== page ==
ITLOTC 11-27-15


(In The Life Of The Church) 


Hope From the Other Side

Over the next four weeks we'll be hearing form various folks in our community on the themes of advent.  Those themes could be any number of things including: waiting, light in the darkness, anticipation, the lectionary texts or the four explicit themes of the candles (hope, peace, joy and love).  Our first entry come from Ben West.  Ben is  a graduate of Logsdon seminary with a masters of dignity.  He is currently ministering as a unit manager at the Methodist Children's Home boy's ranch. 


A few weeks ago we sang a Leonard Coen song “Heart with No Companion.”  It is a song about the long arm of the love of God that reaches us even in our darkest and loneliest places.  A love that is not afraid to inhabit our unfulfilled dreams, doubts, and outright despair. It is a love that finds its home in hospital rooms and empty nurseries; a promise from the other side of pain that God is a God of restoration and redemption.   

Now I greet you from the other side of sorrow and despair,

with a love so vast

And so shattered,

it will reach you everywhere.

And I sing this for the captain whose ship has not been built,

for the mother in confusion

 her cradle still unfilled 

You can see this sentiment at play in this Sunday’s Old Testament reading from Jeremiah 33:14-16. The book of Jeremiah straddles the most tumultuous event in the Old Testament for Judah, the Babylonian destruction of Jerusalem and the subsequent exile. Chapter 33 is a great example of this. Verses 1-13 are a bleak prediction of the coming destruction and a promise of redemption. But by the time the second section, beginning with our reading in verse 14, is written it is likely that all of this has already happened.

Judah is on the other side. Their concern now is living righteously in the aftermath of God’s grace. The message from the other side is not that everything happens for a reason, or that everything will work out and all your dreams will come true beyond your wildest imagination. The message is an appeal for hope in the face of despair. A reminder that you are not forgotten by God, you were never abandoned and in the end God is still good.

The thing is, this can be hard to believe when you’re in exile. When your hopes and dreams ring hollowand it feels like no one is there. This is the image earlier in chapter 33. The walls of Jerusalem have been destroyed and the streets are “desolate, without inhabitants, human or animal” (v. 10).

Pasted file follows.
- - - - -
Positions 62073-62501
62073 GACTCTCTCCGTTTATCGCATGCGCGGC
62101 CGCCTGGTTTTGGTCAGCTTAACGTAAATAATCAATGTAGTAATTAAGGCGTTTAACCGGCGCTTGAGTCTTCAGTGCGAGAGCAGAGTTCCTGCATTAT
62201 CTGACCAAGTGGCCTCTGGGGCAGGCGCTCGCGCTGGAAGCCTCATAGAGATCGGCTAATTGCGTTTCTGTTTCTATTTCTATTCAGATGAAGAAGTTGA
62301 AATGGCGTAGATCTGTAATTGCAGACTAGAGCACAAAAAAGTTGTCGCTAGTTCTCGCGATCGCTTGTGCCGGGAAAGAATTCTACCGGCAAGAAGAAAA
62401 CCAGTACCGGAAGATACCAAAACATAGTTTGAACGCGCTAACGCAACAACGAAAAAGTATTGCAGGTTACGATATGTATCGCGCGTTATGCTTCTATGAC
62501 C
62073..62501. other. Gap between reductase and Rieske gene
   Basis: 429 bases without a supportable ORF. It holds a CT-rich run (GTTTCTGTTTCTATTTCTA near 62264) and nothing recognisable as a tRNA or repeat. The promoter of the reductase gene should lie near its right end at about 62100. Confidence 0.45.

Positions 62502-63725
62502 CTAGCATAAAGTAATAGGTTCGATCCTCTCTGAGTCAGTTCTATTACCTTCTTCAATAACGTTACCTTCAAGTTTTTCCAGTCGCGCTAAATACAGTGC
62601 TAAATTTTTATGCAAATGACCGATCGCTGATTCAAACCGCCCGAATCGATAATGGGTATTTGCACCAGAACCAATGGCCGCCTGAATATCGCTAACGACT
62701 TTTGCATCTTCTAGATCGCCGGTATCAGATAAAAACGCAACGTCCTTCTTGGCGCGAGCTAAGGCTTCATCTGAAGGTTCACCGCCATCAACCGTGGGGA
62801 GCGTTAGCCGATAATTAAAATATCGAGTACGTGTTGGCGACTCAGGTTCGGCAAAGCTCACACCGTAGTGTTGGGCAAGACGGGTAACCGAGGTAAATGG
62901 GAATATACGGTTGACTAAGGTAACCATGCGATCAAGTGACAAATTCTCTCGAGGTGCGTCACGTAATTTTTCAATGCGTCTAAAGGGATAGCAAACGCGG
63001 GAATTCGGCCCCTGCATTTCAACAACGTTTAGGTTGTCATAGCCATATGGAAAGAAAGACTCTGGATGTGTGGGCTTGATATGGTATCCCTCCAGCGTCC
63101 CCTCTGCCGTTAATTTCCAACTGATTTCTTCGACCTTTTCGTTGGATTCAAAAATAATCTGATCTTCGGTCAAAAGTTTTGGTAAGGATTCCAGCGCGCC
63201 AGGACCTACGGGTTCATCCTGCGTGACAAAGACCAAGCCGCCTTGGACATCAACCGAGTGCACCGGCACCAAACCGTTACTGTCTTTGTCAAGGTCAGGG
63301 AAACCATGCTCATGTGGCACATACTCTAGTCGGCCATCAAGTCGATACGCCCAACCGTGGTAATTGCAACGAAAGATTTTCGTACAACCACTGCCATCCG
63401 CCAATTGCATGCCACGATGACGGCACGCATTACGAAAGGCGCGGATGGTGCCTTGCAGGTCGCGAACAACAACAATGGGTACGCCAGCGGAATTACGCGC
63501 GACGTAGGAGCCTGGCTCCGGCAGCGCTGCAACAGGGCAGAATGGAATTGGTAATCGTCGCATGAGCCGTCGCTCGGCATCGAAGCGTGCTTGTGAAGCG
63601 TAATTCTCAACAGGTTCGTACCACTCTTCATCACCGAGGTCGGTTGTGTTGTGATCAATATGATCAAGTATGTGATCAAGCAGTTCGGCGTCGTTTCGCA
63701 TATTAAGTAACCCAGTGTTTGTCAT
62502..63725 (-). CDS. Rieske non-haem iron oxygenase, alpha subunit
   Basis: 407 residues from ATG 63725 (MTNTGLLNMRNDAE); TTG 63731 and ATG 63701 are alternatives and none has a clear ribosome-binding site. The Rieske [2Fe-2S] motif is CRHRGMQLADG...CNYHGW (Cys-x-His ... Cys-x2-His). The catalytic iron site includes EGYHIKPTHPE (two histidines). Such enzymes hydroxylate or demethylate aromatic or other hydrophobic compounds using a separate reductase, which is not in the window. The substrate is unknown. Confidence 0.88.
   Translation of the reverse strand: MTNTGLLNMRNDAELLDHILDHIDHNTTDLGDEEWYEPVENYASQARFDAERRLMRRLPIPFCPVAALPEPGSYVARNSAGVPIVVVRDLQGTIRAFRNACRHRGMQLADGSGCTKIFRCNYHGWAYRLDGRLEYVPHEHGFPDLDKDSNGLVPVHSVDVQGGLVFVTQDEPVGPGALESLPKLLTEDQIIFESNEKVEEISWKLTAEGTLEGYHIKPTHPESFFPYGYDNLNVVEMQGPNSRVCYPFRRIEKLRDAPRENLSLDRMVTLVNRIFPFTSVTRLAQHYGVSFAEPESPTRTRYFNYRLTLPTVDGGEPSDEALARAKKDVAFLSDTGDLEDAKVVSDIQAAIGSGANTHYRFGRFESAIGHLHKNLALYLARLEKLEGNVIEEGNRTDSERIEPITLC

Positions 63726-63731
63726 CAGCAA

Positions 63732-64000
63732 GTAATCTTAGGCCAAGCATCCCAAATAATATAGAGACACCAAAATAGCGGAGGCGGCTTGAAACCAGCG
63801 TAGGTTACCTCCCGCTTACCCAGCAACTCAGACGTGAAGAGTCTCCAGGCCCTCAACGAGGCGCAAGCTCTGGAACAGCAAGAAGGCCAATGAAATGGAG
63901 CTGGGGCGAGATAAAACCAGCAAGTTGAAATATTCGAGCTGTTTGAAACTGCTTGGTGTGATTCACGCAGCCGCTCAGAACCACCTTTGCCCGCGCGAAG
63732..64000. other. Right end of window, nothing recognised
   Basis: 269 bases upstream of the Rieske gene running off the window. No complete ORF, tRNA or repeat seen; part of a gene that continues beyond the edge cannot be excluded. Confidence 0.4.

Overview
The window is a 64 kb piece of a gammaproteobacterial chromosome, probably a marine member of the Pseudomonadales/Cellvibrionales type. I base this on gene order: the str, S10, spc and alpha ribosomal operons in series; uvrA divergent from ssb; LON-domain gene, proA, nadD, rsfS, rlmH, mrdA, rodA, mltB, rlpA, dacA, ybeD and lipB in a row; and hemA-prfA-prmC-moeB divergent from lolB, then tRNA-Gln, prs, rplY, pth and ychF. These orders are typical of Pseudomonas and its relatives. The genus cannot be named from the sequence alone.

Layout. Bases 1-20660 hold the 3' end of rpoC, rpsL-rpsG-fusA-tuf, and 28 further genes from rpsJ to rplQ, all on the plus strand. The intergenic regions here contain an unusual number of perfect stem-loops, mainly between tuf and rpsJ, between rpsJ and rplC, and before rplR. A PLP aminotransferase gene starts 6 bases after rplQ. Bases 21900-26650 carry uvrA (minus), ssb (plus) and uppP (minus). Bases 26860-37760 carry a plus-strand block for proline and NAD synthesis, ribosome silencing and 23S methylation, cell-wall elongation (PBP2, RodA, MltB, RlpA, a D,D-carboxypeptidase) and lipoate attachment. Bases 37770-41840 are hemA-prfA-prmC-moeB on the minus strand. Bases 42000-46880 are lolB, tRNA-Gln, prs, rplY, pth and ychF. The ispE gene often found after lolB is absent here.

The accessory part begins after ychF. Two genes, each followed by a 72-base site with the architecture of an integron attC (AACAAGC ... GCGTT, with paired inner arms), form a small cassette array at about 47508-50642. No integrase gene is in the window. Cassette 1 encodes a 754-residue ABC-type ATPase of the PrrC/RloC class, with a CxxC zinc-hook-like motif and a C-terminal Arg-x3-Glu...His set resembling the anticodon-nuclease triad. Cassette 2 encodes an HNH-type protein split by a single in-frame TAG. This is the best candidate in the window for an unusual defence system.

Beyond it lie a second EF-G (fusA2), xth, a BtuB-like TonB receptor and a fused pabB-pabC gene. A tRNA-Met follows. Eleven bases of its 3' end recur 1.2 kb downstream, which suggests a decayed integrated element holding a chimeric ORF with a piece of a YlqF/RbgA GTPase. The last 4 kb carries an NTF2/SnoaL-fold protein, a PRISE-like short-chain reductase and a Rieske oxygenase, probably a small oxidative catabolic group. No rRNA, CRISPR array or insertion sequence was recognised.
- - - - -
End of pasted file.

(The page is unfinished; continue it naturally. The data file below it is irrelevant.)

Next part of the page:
We have more in common than we may realize with Judah, waiting on God in Babylon, who are promised that their streets will be filled with “voices of gladness” again (vs. 11), but are left in a time of waiting, and hoping with nothing to do but “build houses and live, plant gardens and eat”  (Jer. 29:5) while their home is empty. There is a tension between hope and contentment. How do you build gardens and live while still living in hope, waiting for restoration?

I don’t think there is any easy answer to this question, and I don’t think there is anything easy about hope. Hope, by definition, has an element of doubt and expectation, it is born in the rubble, and makes it home in the ruins of our lives. There is no sure footing, each next step is an act of doubt overcome by faith. Faith that God is a rebuilder and that the love of God is never too far out of reach. This is captured perfectly in my favorite hymn for this season of hope and expectation: 

O come, O come, Emmanuel

And ransom captive Israel

That mourns in lonely exile here

Until the Son of God appear

Rejoice! Rejoice! Emmanuel

Shall come to thee, O Israel 

This week may we rejoice in our waiting. Let us remember God’s promise that our empty streets will be filled once again with glad voices. Let us not forgot the times that the love of God has found us in lonely places. Let us rejoice and wait for Emmanuel. 

 Advent Workshop

Reminder.  If you signed up for the advent workshop it will take place this sunday.  You can either go get food after church or pack a lunch.  We will begin about a half hour after service is over.  If you haven not signed up and are interested email:  We may have enough supplies.  

Work is Worship

Greeters: Blaylocks 

Coffee Makers: Caroline & Sarah 

Mug Cleaners: Leigh & Stephen 


  •  Sunday Sermon Text: Luke 21:25-36   "Advent 1" 
  • Advent Workshop, November 29th. email josh@ubcwaco for more details. 

  • Least of These and Bradley Hathaway are playing a show at ubc on December 12th.  It's free, and you should come.

  • Study Hall:  Dec. 8th & 9th 

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